64- Grey hair, wigs, Bed Jacket pattern, Wrap Dresses, more wardrobe plans

I started initially giving my thoughts on upcoming projects as I rushed to prepare for my subsequent shoulder surgery.  But, low and behold, I could not avoid looking at the wave of grey hair overcoming my image.  Which is more noticeable, my face or the grey?  I sometimes wonder if I just am not getting the appeal.  

The topics in my current video update are all about my upcoming makes for this month.  I need to rush, and I need to focus on physical therapy.  Either way, I just want to sew all the things.  Details are in my video here:  

There are a few "new to me" patterns I will be trying.  Considering time allows.  As well, I'll be finally completing some WIPs.  

Several other patterns are discussed.  So we shall see what direction I'll head with these.

Thanks for reading,

Oh, by the way.  This image shows a little sneak peek of how I manage my projects in my passion planner.  If you want to know more about that, then check out my personal youtube channel video detailing the process here.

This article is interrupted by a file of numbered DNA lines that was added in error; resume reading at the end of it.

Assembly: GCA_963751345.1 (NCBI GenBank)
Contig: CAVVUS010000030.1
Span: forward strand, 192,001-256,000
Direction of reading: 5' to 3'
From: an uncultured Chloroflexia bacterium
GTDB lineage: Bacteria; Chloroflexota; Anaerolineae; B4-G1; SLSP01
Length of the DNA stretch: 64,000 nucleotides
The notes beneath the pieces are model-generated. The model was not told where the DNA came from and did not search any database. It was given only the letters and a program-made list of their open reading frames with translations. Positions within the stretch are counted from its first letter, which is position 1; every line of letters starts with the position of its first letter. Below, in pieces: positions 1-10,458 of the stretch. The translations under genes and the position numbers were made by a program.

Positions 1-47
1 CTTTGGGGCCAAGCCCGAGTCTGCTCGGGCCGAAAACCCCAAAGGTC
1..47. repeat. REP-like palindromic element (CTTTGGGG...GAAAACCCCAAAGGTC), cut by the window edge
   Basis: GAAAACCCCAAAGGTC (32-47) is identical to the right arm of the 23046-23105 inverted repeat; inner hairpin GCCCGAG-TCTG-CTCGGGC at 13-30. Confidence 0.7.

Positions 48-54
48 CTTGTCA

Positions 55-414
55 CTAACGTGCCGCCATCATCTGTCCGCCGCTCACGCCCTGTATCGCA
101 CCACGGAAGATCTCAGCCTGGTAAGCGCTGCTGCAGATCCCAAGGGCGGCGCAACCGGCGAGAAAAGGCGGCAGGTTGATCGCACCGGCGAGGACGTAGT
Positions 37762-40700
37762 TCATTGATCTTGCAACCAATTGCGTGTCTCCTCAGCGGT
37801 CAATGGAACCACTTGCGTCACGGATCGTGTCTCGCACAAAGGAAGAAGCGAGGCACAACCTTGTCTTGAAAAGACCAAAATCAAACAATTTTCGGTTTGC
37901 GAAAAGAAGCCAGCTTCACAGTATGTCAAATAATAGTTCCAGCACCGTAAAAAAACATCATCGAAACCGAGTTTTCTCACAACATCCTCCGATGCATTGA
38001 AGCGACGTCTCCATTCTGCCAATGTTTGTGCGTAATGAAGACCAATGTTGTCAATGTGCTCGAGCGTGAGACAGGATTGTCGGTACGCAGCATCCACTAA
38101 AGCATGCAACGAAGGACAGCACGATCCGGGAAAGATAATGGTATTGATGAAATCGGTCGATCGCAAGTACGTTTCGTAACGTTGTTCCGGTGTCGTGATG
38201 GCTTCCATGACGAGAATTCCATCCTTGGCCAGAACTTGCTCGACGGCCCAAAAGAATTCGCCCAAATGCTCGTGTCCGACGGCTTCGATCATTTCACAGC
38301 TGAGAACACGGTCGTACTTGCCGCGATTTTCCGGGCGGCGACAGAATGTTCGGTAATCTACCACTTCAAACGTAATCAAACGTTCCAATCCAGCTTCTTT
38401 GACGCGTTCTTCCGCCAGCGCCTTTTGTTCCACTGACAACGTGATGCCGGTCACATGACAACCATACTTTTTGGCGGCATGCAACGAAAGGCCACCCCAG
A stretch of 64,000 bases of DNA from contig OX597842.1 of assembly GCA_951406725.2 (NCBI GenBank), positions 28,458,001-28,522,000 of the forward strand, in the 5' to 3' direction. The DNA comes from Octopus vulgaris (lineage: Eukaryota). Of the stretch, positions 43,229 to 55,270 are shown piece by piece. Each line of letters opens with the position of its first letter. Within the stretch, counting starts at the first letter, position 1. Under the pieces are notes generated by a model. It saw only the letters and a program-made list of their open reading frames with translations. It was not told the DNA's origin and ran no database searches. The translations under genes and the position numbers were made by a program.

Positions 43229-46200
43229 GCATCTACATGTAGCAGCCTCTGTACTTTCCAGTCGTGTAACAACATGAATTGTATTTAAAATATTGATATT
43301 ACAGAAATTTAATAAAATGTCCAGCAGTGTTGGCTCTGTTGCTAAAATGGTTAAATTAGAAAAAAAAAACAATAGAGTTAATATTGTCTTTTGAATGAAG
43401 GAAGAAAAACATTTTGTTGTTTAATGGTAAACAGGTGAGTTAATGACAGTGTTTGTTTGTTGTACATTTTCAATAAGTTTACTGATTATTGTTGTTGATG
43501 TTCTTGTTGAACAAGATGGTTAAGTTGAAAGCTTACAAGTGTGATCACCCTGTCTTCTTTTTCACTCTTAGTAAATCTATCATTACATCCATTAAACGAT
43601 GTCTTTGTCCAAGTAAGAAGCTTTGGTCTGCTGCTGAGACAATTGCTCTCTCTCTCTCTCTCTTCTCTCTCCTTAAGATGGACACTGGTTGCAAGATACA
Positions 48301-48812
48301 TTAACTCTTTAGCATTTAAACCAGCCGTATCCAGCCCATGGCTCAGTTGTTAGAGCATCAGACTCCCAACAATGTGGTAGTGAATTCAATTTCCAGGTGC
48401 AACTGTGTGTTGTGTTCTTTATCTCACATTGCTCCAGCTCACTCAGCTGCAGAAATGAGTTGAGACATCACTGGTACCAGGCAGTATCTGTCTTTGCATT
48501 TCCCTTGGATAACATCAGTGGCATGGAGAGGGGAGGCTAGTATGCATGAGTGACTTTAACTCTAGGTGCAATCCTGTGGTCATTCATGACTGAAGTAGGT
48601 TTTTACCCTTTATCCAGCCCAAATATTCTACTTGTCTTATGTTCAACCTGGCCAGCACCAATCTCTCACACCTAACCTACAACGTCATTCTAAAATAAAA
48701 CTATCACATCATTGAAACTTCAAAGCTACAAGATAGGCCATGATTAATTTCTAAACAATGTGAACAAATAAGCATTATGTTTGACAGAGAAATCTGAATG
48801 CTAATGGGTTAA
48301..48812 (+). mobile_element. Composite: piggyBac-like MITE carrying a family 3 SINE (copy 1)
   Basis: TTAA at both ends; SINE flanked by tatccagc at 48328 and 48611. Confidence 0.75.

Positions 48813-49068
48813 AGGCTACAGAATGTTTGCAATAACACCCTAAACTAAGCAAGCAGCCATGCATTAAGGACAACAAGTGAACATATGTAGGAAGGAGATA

1. While I don’t mind the look of gray hair, studies show that overall people with premature graying hair also have lower mineral levels than those without premature graying hair. The only reason I’m mentioning this is because the minerals that are listed in the study below also contribute to bone health so if you are having surgery, it might benefit you to learn a little more about mineral deficiencies. I’d read years ago about a lady who swore that taking black strap molasses everyday was why her hair was still dark in her 80’s. It’s looking more and more like she was right because black strap molasses is full of minerals. I’m not personally recommending black strap molasses, as it’s way too strong for me to stomach, but I’ve found dark molasses to be very doable myself. If I’m honest though, I mainly am concerned with good bone health, less gray is just a benefit. I hope your surgery goes exceptionally well and you are blessed with a great medical team!

    https://www.ncbi.nlm.nih.gov/pmc/articles/PMC6369637/ The chart with the serum levels is over halfway down the page. It’s quite interesting.


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